May 26, 2004 | National Review Online

Cover Up Culture: When Will the Real Oil-for-Food investigations Begin?

You have to admire the resilience of the United Nations. In theory, the U.N.'s Oil-for-Food relief program for Iraq, which ran from 1996-2003, is now the subject of at least five investigations into billions worth of alleged fraud and corruption. In practice, however, while U.N. Secretary-General Kofi Annan dismisses well-founded allegations as “outrageous,” and President George W. Bush chalks out a big new role for the U.N. in Iraq, it is the investigators themselves who are now largely stalled, stymied, carefully contained, or even attacked.

The attacks have not been limited to the U.S.-led armed raid last Thursday on the Baghdad home and office of Iraq Governing Council (IGC) member Ahmed Chalabi, in which — by Chalabi's account in a phone interview with me later that same day — U.S. forces seized documentation incriminating to U.N. officials “on every level.” There has also been the harassment recently of a British adviser to the IGC, Claude Hankes-Drielsma. This past February, Hankes-Drielsma lined up KPMG International, an accounting firm, together with Freshfields Bruckhaus Deringer, a law firm, to carry out an audit of Oil-for-Food for the IGC. He testified before Congress last month that the KPMG investigation “is expected to demonstrate the clear link between those countries which were quite ready to support Saddam Hussein's regime for their own financial benefit, at the expense of the Iraqi people, and those that opposed the strict application of sanctions and the overthrow of Saddam.” (Security Council members France, Russia and China come to mind.)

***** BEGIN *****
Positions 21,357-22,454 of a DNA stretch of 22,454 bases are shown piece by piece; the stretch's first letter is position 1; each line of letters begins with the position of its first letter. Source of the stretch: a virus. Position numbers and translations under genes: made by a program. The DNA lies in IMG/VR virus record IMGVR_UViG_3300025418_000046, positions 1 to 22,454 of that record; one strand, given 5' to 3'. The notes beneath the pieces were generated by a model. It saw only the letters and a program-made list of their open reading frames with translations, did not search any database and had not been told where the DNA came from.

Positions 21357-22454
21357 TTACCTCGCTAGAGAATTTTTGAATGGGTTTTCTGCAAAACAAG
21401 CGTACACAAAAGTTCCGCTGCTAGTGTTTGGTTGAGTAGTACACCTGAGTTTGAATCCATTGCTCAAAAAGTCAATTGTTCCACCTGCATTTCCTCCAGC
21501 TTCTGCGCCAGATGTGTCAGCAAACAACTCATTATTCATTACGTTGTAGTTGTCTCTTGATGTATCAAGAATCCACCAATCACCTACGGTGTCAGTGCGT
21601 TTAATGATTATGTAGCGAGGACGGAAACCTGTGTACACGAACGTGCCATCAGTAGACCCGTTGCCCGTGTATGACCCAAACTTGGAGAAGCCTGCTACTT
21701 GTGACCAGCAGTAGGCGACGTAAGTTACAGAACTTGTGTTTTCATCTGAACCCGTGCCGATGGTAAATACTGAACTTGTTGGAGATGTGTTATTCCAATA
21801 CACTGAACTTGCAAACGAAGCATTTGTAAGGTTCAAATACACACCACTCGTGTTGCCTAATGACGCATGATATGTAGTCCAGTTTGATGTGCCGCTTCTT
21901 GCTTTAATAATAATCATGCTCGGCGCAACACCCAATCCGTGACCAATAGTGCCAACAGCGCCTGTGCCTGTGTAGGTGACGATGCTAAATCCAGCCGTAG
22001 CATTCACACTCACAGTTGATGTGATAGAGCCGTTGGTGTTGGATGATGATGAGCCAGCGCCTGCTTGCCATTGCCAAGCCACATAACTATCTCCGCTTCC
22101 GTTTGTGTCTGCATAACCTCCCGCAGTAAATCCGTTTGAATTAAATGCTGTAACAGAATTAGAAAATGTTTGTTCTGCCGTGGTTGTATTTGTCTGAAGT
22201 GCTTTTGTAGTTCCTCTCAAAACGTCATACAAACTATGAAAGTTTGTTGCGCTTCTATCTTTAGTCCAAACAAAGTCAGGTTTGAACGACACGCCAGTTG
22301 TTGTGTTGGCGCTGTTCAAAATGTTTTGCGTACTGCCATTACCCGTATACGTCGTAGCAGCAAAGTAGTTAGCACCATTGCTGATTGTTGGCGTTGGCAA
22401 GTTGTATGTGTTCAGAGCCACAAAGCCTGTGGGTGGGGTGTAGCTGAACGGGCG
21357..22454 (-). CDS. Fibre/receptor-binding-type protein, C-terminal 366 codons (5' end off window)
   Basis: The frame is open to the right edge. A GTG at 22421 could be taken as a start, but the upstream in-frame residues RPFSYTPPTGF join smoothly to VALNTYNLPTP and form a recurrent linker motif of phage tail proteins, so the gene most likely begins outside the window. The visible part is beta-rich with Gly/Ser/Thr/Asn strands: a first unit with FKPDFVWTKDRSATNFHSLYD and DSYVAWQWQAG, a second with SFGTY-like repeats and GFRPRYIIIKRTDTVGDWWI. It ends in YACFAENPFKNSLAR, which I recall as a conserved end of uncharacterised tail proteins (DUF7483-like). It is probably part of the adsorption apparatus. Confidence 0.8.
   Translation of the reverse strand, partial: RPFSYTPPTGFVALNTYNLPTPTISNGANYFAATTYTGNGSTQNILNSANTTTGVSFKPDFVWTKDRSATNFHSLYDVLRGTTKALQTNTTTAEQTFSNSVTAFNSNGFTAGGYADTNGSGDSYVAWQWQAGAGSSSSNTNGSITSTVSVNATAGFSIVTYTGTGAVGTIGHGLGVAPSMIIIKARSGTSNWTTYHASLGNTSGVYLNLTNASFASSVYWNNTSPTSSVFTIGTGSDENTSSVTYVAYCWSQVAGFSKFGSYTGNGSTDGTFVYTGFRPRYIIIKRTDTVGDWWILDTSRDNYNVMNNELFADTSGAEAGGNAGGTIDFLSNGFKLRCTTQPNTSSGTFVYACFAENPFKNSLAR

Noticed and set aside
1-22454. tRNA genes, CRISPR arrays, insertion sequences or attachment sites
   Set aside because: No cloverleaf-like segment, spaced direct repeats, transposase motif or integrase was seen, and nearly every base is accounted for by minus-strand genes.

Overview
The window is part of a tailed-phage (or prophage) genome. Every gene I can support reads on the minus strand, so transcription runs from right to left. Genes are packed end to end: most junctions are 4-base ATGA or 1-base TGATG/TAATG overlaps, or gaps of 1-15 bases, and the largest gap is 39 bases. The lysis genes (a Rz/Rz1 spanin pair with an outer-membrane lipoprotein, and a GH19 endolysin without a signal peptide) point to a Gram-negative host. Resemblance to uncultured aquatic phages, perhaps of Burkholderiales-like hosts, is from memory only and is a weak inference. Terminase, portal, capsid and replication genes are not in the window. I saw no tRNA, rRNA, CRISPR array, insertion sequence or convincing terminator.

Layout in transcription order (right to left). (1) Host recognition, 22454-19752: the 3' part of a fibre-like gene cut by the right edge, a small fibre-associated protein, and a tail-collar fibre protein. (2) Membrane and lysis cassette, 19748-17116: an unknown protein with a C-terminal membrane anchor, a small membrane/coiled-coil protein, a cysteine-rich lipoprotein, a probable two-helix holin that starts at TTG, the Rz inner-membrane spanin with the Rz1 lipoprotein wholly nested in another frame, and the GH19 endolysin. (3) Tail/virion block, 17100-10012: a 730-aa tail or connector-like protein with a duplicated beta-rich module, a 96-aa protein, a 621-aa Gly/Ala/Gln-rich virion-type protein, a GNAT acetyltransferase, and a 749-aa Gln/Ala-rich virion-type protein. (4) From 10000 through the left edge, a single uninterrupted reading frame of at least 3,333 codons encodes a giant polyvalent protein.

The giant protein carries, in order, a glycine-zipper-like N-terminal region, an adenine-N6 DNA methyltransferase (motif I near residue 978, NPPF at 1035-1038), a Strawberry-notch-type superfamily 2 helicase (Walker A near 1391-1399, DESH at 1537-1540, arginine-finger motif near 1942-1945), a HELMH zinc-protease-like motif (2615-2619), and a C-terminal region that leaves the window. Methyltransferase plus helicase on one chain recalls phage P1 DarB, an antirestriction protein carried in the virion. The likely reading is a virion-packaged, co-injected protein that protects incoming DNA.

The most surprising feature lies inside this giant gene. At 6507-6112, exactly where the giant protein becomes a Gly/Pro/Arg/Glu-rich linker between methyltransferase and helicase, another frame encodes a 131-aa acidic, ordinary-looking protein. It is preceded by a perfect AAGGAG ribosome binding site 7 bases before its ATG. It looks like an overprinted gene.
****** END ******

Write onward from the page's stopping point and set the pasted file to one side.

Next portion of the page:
Last Thursday, the same day as the raid on Chalabi, an as-yet unidentified person hacked into Hankes-Drielsma's computer and deleted all the files, as Hankes-Drielsma recounted to me in a phone interview. The computer expert called in to cope with damage “said he'd never seen anything quite like it. They deleted even the backup files,” says Hankes-Drielsma. Asked if he has been physically threatened as well, Hankes-Drielsma, says, “No comment.”

Whatever the circumstances surrounding Chalabi, it ought to be obvious that he, the IGC, and Hankes-Drielsma deserve credit for being the first to call for an investigation into Oil-for-Food, something even Annan after much stonewalling finally conceded this past March was necessary. But the KPMG audit begun in March at the behest not only of Chalabi, but the entire IGC, has been stalled for almost two months now by the refusal of Paul Bremer, administrator of the Coalition Provisional Authority in Baghdad, to approve the necessary funding. The funding requested for this project by Iraq's Governing Council, from Iraq's own public money, is $5 million. That is miniscule compared to the $111 billion worth of Saddam's oil sales and “relief” contracts overseen under Oil-for-Food by the U.N., or $1.4 billion commission paid by Saddam to Annan's Secretariat for administering the program, or the billions grafted out of the program — which the KPMG investigation proposes to trace and as far as possible restore to Iraq's citizens.

But the cost of KPMG's services is hardly the real issue. The crucial effect has been to greatly delay any professional investigation in Baghdad, home of abundant documentation kept by Saddam on Oil-for-Food. The KPMG team was due to issue a preliminary report by early June. That won't happen. Instead, as outlined in a draft U.N. resolution now being sent around by the U.S. and U.K., Iraq's public money, including funds to cover relief contracts leftover from Oil-for-Food, will be handed back on June 30 to an interim Iraqi government now being assembled by U.N. special envoy Lakhdar Brahimi. In other words, the still-uninvestigated U.N. will again have a hand in deciding who oversees the remains of Oil-for-Food. If Annan is serious about his claims of U.N. transparency, he ought to provide his man in Iraq, Brahimi, with a business card that reads: Conflicts-of-Interest-R-Us.

What of the other investigations? Bremer has decided the CPA should replace the Iraqi-commissioned KPMG audit with one to be conducted by Ernst & Young — with an official announcement imminent. Thursday. According to an Ernst & Young spokesman, that project hasn't even had a chance to get off the ground.